September 2017 Briefing - OphthalmologyLast Updated: September 30, 2017.
Here are what the editors at HealthDay consider to be the most important developments in Ophthalmology for September 2017. This roundup includes the latest research news from journal articles, as well as the FDA approvals and regulatory changes that are the most likely to affect clinical practice.
Embezzlement Widespread in Medical Practices
FRIDAY, Sept. 29, 2017 (HealthDay News) -- Embezzlement is widespread among medical practices, and knowing the warning signs is helpful for preventing it, according to an article published in Medical Economics.
Eyebank Corneal Tissue Prep May Increase Infection Risk
FRIDAY, Sept. 29, 2017 (HealthDay News) -- Donor rim cultures are more likely to have detectable Candida growth in endothelial keratoplasty-processed eyes than for other uses, according to a study published online Sept. 28 in JAMA Ophthalmology.
Supplements Don't Measurably Increase Macular Pigment Density
FRIDAY, Sept. 29, 2017 (HealthDay News) -- Dietary supplementation does not lead to measurable increases in macular pigment optical density, according to a study published online Sept. 28 in JAMA Ophthalmology.
Specific Vascular Flow Void in Acute Macular Neuroretinopathy
THURSDAY, Sept. 28, 2017 (HealthDay News) -- Patients with acute macular neuroretinopathy (AMN) have areas of inner choroidal vascular flow void on optical coherence tomography angiography (OCTA), and these may persist for weeks after symptom onset, according to a study published online Sept. 28 in JAMA Ophthalmology.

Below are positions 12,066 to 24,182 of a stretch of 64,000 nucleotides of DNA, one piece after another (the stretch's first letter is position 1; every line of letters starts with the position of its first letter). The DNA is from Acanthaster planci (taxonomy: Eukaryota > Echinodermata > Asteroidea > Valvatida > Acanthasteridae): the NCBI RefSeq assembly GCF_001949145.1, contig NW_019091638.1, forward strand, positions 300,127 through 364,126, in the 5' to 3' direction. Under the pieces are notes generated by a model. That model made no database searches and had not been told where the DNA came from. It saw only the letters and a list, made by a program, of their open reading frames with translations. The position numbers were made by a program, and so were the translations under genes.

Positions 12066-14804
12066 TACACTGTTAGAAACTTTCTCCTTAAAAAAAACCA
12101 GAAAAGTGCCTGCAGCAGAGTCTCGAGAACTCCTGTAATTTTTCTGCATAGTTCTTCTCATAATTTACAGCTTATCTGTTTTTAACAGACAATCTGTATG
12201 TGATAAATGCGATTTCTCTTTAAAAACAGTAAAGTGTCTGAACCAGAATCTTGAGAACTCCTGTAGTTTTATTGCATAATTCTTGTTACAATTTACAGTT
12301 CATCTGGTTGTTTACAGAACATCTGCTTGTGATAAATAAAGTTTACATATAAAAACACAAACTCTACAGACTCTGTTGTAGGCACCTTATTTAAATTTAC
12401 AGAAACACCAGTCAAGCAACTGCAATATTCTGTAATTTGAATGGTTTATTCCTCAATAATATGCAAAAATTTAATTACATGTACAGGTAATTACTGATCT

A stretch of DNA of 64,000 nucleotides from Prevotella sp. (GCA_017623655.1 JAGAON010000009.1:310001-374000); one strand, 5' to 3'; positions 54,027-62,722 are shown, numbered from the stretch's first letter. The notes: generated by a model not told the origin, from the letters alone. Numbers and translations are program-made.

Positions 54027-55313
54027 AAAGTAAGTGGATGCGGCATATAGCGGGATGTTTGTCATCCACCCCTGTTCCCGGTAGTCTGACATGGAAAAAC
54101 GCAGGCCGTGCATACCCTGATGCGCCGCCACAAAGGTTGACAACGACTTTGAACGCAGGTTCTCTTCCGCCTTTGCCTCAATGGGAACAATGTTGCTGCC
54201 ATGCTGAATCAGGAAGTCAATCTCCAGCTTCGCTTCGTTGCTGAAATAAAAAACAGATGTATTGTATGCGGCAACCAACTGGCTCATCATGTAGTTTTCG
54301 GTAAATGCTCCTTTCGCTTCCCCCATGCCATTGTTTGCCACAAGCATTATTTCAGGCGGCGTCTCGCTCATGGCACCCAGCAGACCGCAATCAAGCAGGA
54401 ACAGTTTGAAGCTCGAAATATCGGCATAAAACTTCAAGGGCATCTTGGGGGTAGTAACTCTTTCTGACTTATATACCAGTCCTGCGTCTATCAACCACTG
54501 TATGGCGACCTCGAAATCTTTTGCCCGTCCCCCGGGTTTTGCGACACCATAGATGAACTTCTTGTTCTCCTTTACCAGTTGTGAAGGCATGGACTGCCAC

More Than 78 Percent of Health Care Personnel Receive Flu Shot
THURSDAY, Sept. 28, 2017 (HealthDay News) -- More than 78 percent of health care personnel (HCP) and 53.6 percent of pregnant women received influenza vaccination during the 2016-2017 influenza season, according to two studies published in the Sept. 29 issue of Morbidity and Mortality Weekly Report.
Working With a Scribe Improves Physician Satisfaction
WEDNESDAY, Sept. 27, 2017 (HealthDay News) -- Working with a scribe significantly improves physicians' overall satisfaction, satisfaction with chart quality and accuracy, and charting efficiency, according to a study published online Sept. 11 in the Annals of Family Medicine.
Self-Reported Function IDs Post-Op Course in Elderly
MONDAY, Sept. 25, 2017 (HealthDay News) -- Self-reported function is more informative than frailty phenotype in predicting a negative postoperative course in older adults, according to a study published online Sept. 19 in the Journal of the American Geriatrics Society.
Worker Contribution to Health Benefits Up in 2017
MONDAY, Sept. 25, 2017 (HealthDay News) -- In 2017, health benefits coverage remained stable, while workers faced considerable variation in costs, according to a report published online Sept. 19 in Health Affairs.
Ocular Histopathology Features Seen With Congenital Zika
MONDAY, Sept. 25, 2017 (HealthDay News) -- Certain ocular histopathologic features are consistently found in fetuses with congenital Zika syndrome (CZS), according to a study published online Sept. 21 in JAMA Ophthalmology.
Artificial Intelligence Can Detect Diabetic Retinopathy
THURSDAY, Sept. 21, 2017 (HealthDay News) -- Deep neural network or artificial intelligence is able to detect referable diabetic retinopathy from photographs, according to research published online Sept. 4 in Clinical & Experimental Ophthalmology.
Insurer Market Power Lowers Providers' Prices
WEDNESDAY, Sept. 20, 2017 (HealthDay News) -- Insurers have the bargaining power to reduce provider prices in highly concentrated provider markets, according to a report published in the September issue of Health Affairs.
ACP Does Not Support Legalization of Assisted Suicide
TUESDAY, Sept. 19, 2017 (HealthDay News) -- The American College of Physicians (ACP) does not support the legalization of physician-assisted suicide, a practice that raises ethical, clinical, and other concerns, according to a position paper published online Sept. 19 in the Annals of Internal Medicine.